Tuesday, March 30, 2010

Two stories caught my attention last week: The first was on PRI's The World about the government of Iceland banning strip clubs in an attempt to combat trafficking in women. Over the last several years, over 1000 women have been brought into Iceland (pop. 300,000) for the sole purpose of being put to work in the sex entertainment industry. Studies in other Scandinavian countries have found that for vulnerable women, there is a very short leap from strip clubs to prostitution. Check out the comments on the website to gain insight into opinions and thought(?) processes of some of the yahoos who listened to the show. One of the themes running through Stieg Larsson's trilogy (The Girl with the Dragon Tattoo, The Girl Who Played with Fire, and The Girl Who Kicked the Hornets Nest)is trafficking in women and the horrors associated with this human rights abuse situation.

The second real life human horror story concerns the war on innocents in Congo being conducted by the Lord's Resistance Army. Jacob Acaye, a young man who had been captured at age 11 by this group and was able to escape after three weeks, was in Seattle last week talking about this in conjunction with the Peter Eichstadt, author of "First Kill Your Family". They were guests on KUOW's show Weekday.
There have been a number of documentaries made on various aspects of this crisis, especially about the child soldiers. Also check out the website of War Child International.

Wednesday, March 24, 2010

Early humans popping up everywhere!

A story in Scientific American about DNA analysis of a finger bone found in Siberia, indicates that this may be a previously unknown early human who is not us!

Friday, March 19, 2010

3 by Dove at PNB

Two reviews of last night's opening of PNB's current rep, one in The Seattle Times and the other in Spokane's examiner.com can only hint at how fabulous the whole evening was. The photographs by Angela Sterling accompanying the reviews attest to the incredible gift she has for capturing the essence of every dancer's body, soul, and professionalism. As wonderful as her photos are, they are no substitute for actually being there! Make every effort to get there and tell your friends!

Cape Cosmos

A while ago (1 February 2010), I wrote about a radio program I heard on KUOW about Race and the Space Race. The producer of the show, Richard Paul, just sent me the link to the new website that contains this story. It is well worth taking the time to find out more about black pioneers in space

Monday, March 15, 2010

Nelspruit and Athol Fugard

This last weekend, the New York Times reported on two South African-based issues: one depressing ,one uplifting (isn't that always the case with South Africa?). Let's start with the uplifting story first, shall we? Athol Fugard, the playwright who has been campaigning against apartheid all his life, has a new play currently being staged in a remarkable venue which is now home to a new all black company housed in the new theatre, bearing Fugard's name, located in District 6, site of one of apartheid's most shameful deeds.. The play deals with post-apartheid white shame and guilt.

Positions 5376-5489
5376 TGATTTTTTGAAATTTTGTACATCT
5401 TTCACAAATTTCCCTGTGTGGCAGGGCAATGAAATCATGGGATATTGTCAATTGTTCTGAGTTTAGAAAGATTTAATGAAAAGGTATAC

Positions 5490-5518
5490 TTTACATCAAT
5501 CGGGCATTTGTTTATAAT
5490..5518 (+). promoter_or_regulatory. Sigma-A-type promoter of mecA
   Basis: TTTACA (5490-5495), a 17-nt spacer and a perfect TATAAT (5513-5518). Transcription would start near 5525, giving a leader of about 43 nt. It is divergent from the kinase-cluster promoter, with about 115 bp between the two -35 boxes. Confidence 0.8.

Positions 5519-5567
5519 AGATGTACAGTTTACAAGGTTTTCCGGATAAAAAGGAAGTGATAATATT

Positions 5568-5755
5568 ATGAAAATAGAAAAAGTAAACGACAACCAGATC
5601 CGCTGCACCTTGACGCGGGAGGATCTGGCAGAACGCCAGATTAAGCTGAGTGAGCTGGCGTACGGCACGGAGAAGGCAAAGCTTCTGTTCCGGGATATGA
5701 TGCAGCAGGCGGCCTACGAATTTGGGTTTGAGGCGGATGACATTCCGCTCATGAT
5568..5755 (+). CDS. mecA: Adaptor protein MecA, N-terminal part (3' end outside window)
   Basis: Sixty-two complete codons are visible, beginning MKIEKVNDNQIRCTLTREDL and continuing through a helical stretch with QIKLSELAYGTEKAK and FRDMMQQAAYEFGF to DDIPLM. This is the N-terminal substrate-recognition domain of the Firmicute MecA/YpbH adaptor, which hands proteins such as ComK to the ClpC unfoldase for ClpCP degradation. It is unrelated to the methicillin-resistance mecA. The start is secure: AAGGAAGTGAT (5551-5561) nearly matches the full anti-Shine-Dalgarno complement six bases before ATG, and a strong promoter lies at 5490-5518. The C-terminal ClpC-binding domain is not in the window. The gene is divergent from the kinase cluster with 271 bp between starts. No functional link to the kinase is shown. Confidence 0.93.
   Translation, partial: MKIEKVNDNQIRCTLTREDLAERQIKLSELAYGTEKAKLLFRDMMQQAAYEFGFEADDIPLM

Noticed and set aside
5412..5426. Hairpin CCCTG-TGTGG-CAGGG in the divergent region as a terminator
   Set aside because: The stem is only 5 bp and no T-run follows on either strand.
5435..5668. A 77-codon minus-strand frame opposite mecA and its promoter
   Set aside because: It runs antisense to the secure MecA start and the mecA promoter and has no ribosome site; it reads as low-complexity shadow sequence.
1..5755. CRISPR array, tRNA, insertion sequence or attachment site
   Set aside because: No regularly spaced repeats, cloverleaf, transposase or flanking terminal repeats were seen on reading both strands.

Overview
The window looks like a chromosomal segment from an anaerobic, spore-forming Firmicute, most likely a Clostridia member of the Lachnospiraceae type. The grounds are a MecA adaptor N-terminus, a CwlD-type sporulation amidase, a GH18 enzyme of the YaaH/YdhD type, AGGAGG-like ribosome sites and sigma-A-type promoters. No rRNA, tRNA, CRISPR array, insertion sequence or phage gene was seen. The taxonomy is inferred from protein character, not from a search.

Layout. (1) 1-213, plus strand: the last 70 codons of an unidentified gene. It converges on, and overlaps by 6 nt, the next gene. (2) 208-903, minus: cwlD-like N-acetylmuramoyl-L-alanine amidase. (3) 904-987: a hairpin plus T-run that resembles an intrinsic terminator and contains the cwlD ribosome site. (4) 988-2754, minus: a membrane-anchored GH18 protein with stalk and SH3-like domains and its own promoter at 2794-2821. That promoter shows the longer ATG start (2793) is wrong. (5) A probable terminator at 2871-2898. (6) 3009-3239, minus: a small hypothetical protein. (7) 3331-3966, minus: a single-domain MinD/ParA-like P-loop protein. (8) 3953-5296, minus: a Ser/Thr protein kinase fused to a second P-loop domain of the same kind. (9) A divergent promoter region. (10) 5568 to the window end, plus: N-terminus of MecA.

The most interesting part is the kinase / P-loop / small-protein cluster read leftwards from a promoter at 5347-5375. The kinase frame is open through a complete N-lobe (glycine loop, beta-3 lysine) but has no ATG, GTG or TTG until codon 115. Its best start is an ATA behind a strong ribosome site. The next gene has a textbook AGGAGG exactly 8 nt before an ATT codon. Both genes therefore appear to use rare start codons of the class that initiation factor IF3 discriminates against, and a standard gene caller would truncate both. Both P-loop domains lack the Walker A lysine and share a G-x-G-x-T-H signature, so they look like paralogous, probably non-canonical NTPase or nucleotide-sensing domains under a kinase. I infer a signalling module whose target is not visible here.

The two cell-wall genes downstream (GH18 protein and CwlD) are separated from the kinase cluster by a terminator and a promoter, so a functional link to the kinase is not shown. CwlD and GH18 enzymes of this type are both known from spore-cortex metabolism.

The second story is about the shame, corruption, violent, and disgraceful behaviour of politicians and bureaucrats in Nelspruit, in their pursuit of fame and fortune in the wake of the World Cup, at the expense of children and vulnerable adults. Only four games will be played in the stadium and for this, two schools were bulldozed, nearby people live in mud huts with no "amenities"......water, electricity, roads. And who will be able to afford to attend these games? Only the local wealthy and foreigners.

Wednesday, March 10, 2010

A little too much edge.....

Too Much Happiness: Stories Too Much Happiness: Stories by Alice Munro


My rating: 3 of 5 stars
I am a real Alice Munro fan. This group of stories I found as disturbing as her stories usually are, as well written as usual, but somehow, not as satisfying. The last story in particular, which lends it's title to the collection, was very much not in keeping with her other works. In most of her stories, all is not as it appears when the stories set out; the little twists and turns are often innocuous seeming but take on a edge that can disarm and disturb. This collection seems more that way than previous collections.

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Wednesday, March 3, 2010

Horrific, just horrific

A story on the BBC World service tonight about the birth defects in Fallujah was just horrific. It seems that rubble from the bombing and fighting has been bulldozed into the river and contaminated the drinking water. The descriptions of the conditions of these children is heart breaking....